Make Space for Nature in Your Life!

by Rich Howorth Wildlife Author - Rob Sandercock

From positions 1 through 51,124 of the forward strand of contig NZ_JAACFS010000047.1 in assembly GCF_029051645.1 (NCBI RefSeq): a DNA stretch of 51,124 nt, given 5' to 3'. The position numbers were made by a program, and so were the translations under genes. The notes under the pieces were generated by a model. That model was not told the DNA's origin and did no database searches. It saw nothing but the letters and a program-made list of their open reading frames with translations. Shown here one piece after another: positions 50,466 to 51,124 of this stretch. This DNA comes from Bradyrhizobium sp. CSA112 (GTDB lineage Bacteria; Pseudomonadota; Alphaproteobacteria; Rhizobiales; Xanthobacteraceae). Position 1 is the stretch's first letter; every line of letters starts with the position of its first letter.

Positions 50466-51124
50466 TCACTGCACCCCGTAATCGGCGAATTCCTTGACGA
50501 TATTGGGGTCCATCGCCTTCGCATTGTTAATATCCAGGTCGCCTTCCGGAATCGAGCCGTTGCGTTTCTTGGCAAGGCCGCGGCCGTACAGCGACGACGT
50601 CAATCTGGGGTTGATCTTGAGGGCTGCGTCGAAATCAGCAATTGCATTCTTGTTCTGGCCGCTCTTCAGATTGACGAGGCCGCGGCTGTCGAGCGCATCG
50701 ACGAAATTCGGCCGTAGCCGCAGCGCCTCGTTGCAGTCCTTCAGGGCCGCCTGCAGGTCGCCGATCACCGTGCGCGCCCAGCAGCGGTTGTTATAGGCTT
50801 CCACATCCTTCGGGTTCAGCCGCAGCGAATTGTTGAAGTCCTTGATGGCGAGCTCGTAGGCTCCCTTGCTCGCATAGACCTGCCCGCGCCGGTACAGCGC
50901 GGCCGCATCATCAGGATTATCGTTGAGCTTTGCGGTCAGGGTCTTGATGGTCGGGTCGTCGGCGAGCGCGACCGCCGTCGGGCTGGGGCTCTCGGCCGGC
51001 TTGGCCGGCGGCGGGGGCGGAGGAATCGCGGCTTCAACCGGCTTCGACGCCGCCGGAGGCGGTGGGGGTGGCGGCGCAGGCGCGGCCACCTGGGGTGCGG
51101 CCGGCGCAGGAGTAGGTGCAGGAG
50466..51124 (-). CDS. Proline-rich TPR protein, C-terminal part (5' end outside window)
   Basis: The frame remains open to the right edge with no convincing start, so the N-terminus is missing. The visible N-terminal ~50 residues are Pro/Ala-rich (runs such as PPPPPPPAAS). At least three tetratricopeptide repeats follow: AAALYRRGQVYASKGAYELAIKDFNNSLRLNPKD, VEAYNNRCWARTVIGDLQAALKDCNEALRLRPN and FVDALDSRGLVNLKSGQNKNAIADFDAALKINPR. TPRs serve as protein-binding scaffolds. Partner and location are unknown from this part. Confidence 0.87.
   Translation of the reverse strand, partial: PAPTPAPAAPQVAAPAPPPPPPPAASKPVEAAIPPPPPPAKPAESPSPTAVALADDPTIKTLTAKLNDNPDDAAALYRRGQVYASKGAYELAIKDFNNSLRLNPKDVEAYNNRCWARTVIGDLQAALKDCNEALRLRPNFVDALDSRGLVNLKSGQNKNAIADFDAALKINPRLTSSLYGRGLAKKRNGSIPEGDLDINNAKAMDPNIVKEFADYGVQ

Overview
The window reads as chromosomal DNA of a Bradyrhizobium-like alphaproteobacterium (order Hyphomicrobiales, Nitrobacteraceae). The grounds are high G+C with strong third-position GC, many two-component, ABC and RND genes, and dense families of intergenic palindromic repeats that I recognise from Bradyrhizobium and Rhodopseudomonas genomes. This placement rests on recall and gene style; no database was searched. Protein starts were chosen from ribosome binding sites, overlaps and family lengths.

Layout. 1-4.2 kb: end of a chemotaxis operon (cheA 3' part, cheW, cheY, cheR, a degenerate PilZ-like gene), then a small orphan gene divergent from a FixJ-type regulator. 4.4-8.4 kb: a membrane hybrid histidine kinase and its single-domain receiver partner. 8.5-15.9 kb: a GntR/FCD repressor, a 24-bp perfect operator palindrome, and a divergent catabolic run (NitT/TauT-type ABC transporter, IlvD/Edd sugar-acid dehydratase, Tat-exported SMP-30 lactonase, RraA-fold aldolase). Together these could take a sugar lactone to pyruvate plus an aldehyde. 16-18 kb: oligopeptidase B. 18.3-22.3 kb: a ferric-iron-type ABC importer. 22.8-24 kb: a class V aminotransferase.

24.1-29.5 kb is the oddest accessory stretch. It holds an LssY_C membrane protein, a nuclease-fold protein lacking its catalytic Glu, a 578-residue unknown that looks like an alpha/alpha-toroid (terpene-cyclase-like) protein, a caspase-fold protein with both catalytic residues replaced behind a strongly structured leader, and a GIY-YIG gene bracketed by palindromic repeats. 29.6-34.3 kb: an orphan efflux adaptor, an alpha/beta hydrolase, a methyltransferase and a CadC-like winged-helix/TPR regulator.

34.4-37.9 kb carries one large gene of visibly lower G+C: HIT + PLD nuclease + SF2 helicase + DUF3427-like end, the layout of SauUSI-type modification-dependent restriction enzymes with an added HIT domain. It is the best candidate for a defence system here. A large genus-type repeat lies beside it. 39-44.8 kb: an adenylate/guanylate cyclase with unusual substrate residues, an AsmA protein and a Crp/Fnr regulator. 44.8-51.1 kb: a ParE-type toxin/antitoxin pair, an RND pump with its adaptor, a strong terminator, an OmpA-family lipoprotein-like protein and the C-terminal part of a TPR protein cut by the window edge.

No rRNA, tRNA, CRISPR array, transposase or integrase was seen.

Nature provides us humans with much pleasure, as well as a host of valuable but often invisible services such as water purification and pollination, but wildlife is in decline almost everywhere hence we are in danger of these services being lost. Each of us can play a role in reversing this negative trend, which is the focus of our local not-for-profit organisation Big Nature to encourage everybody to put a little bit back – by creating suitable homes for wildlife on our doorsteps. Big Nature Logo Big Nature aims to inspire a renaissance in the relationship between ourselves and local wildlife. We promote the creation of new habitats within our Biosphere region, deliver biodiversity education and propose to build a Big Nature centre in Brighton to be a focal point for schools and the wider community.   Our goal is to promote “bio-empathy” – an individual’s emotional connection with the natural world – so that we may all learn the true value of our natural heritage. To cultivate this quality, there have to be sufficient opportunities to experience and learn about the natural world, thus the importance of conserving and creating new nature habitats. As Sir David Attenborough puts it: “No one will protect what they don’t care about; and no one will care about what they have never experienced.” We seek to inspire local people through our free special event ‘Big Nature in the Biosphere’  this Saturday afternoon (1-4 pm) 3rd October in the foyer of the Brighton Centre. We invite visitors of all ages to smell, touch, feel and enjoy the work of undertaken by many individuals and organisations within our UNESCO Biosphere region to create habitats and enhance our relationship with local wildlife. Here you can see what wildlife a pond in your back garden could attract, or learn how to make your very own ‘butterfly haven’ on your front lawn or even on the garage roof! There will be a series of inspiring talks, workshops, trade stalls and hands-on demonstrations, with everything from to wild flowers, seed bombs and green roofing. The event will promote the great work people are doing within our community, and you can find out how to join a group caring for a local nature reserve near you or how to do it for yourself in your own back garden.PEA Awards 15 logo Our afternoon event precedes the annual ‘green carpet’ People, Environment and Achievement (PEA) Awards 2015 that celebrates trailblazers for sustainability from around the UK and beyond. This year Big Nature has sponsored a new ‘Nature’ award to recognise innovative projects that make a positive impact on biodiversity and provide inspiration to engage others to replicate the work elsewhere. We wish to profile habitat creation work that not only benefits individual wildlife species, but also helps to connect habitats so they’re more resilient to the pressures of human development and climate change. Big Nature’s Dr Dan Danahar, says: "We are looking for projects that show originality by providing new habitats that could be scaled up to make a patchwork of suitable homes for wildlife throughout the Biosphere landscape and beyond. We want to see work that makes a positive contribution for wildlife and inspires others to replicate such work, but most of all we want to see evidence of the joy that such work brings to the lives of many people”. A wide range of people submitted a diverse selection of projects from one covering a few square metres of a front garden only, up to a 3500 acre private estate and a 1 million square mile marine reserve in the South Pacific! It was exciting that many entries came from within our Biosphere region or nearby, which illustrates the great work local people are already doing. The shortlist for Nature awards, with the winners to be announced at the PEA Awards evening event on Saturday 3rd October, are: DSCN1344 Mr Philip Thompson, The Living Garden (Brighton) – Philip started ‘gardening for wildlife’ from the day he moved into his house 15 years ago. Now, as many as 6 species of butterfly and a number of moth species actually breed in Philip’s garden as a direct result of the presence of their larval host plants, which have been planted or introduced by Philip. Charlie BurrellKnepp Castle (Shipley, West Sussex) – Knepp Castle Estate, near Shipley, West Sussex comprises 3,500 acres, almost all of which is now given over to re-wilding. With its heavy clay and small fields the land was never suited to intensive agriculture so, in 2003, owner Charlie Burrell made the bold step of turning the entire estate over to a pioneering conservation project. Dr Martin Warren, chief executive, Butterfly Conservation (Dorset) – Butterfly Conservation is targeting efforts in 73 key landscapes, working with hundreds of landowners and partner organisations to manage habitats to enhance existing populations, restore former habitats and reconnect populations. Great British Oceans Coalition team (London) – Working together, The Pew Trusts, RSPB, Marine Conservation Society, The Blue Marine Foundation and Zoological Society of London recently celebrated the government’s commitment to create the world’s largest marine reserve around the Pitcairn Islands. Just under a million square km of the South Pacific will forever remain pristine ocean. So please do join us at the Brighton Centre on Saturday afternoon to be inspired and get active creating habitats! We all share our Biosphere and as such we are all stakeholders with a vested interest in maintaining a healthy environment. Go create! Rob Sandercock Big Nature www.bignature.org
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